Leaders of Nashville’s school district have repeatedly defied an order from Tennessee’s Education Commissioner Candice McQueen to share student addresses, phone numbers, and other information with the state’s controversial turnaround district, as required by a new state law. The state filed a lawsuit this week in Davidson County Chancery Court to force release of the information.

Meanwhile, leaders of the Memphis district have spoken out about the rule — but are preparing to comply. The district has given parents until Sunday, Oct. 22 to opt out of sharing their contact information with charter schools.

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Nashville school board votes to join Shelby County in school funding lawsuit

The Metro Nashville Public Schools board voted Tuesday night to join Shelby County’s schools in a lawsuit seeking more state education funds, reports The Tennessean.

The motion to join Shelby County Schools in the district’s ongoing litigation for increased education funds passed with a 7-0 vote by the Nashville school board. Two board members were absent — Sharon Gentry and Mary Pierce.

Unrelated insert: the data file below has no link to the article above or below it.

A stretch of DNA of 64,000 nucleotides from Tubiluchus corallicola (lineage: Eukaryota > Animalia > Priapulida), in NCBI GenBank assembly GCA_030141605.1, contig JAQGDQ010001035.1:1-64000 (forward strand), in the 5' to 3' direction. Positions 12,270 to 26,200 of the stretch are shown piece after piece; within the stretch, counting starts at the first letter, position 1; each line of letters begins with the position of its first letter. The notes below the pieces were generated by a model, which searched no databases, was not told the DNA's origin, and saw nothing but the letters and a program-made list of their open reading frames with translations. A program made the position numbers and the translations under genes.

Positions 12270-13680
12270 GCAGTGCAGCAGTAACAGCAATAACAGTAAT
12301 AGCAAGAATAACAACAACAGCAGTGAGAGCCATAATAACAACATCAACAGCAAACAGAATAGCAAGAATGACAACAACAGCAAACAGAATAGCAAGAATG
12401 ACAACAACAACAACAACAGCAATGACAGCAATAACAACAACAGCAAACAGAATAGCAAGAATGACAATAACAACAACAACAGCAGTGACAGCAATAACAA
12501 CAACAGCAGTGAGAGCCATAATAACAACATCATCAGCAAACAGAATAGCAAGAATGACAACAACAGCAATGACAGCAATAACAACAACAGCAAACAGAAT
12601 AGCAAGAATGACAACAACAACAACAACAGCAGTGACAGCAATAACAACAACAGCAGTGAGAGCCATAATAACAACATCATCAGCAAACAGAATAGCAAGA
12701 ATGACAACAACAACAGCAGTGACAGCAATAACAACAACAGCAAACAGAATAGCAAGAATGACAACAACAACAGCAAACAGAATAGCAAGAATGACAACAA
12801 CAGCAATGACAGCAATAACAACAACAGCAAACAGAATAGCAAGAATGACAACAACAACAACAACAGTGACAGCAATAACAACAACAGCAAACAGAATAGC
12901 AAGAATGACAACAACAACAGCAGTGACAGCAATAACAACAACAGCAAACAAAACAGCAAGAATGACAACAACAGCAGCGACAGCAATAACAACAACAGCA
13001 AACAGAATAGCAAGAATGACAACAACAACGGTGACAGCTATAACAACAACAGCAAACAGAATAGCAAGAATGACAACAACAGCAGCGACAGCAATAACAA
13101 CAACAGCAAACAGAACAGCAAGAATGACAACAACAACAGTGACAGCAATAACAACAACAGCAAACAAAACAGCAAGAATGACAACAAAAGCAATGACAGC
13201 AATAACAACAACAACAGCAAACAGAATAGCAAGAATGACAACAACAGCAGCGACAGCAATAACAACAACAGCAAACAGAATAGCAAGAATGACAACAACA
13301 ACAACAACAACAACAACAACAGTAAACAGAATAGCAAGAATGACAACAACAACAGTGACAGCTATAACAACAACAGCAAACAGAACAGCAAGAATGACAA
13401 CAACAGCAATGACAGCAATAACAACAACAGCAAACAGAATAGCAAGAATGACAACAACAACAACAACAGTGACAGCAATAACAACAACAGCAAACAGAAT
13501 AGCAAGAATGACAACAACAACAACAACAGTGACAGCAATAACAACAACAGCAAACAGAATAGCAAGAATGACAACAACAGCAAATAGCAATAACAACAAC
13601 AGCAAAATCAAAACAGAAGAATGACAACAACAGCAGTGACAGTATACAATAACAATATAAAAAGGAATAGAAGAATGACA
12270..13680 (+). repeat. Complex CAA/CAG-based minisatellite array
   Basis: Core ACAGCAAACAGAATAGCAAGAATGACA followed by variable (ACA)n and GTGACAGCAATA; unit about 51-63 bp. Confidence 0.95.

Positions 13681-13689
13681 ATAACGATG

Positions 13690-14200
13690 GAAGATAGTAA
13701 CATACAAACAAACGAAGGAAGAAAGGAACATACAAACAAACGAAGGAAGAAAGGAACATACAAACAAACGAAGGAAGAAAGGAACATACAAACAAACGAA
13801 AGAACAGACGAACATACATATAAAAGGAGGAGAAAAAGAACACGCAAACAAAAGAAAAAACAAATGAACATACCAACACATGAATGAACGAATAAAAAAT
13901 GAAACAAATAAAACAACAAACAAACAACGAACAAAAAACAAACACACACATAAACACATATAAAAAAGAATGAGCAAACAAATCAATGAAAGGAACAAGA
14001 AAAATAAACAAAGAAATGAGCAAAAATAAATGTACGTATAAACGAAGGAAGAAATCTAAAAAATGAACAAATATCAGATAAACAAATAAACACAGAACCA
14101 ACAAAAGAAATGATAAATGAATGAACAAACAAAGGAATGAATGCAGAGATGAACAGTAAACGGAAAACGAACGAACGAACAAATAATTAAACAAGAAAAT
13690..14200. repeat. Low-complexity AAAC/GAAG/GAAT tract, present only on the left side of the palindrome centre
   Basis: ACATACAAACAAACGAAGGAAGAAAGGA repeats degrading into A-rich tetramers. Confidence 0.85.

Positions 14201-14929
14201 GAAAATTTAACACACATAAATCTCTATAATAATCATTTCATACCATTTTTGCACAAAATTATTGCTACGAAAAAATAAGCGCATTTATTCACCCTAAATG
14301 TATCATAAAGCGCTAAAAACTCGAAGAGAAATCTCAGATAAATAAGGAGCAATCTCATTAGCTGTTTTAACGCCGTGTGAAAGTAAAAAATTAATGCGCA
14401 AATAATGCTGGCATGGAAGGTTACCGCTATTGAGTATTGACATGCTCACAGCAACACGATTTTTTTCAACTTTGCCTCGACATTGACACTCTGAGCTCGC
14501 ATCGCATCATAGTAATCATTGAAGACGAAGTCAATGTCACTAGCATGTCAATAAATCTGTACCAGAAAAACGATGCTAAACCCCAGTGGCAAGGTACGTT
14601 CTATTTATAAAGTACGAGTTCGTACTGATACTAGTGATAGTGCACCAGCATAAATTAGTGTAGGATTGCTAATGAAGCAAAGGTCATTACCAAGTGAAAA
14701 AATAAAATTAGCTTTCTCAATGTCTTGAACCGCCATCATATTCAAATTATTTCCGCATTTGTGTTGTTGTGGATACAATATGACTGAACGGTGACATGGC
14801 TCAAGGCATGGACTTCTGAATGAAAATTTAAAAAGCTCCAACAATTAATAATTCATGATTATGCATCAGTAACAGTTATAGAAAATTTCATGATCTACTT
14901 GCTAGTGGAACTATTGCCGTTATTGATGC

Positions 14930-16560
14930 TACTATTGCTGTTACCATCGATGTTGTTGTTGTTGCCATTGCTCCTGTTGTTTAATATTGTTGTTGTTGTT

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Rep. Sherry Jones seeks election as Davidson County Court Clerk

State Rep. Sherry Jones, a Nashville Democrat who has served for more than two decades, has announce she’s running for election as Davidson County Juvenile Court Clerk next year, reports The Tennessean.

Jones, first elected to Tennessee House District 59 in 1994, recently filed paperwork with the Davidson County Election Commission allowing her to start raising money for the open countywide seat to replace Juvenile Court Clerk David Smith, who is retiring.

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School boards in Nashville and Memphis defy state order

Elected school leaders in Memphis and Nashville are digging in their heels against a state order to release public information about their students to state-run charter schools, reports Chalkbeat Tennessee.

Shelby County’s school board agreed Tuesday night to defy the order, a day after the chairwoman of Nashville’s school board sent a letter to Education Commissioner Candice McQueen indicating that her district would do the same.

Meanwhile, McQueen said she would request the state attorney general’s opinion on the matter.

At issue is student directory information, including names, phone numbers, addresses and emails. Charter operators say they have a right to the lists under the state’s new charter school law, but local districts don’t want to share the information so they can retain their students.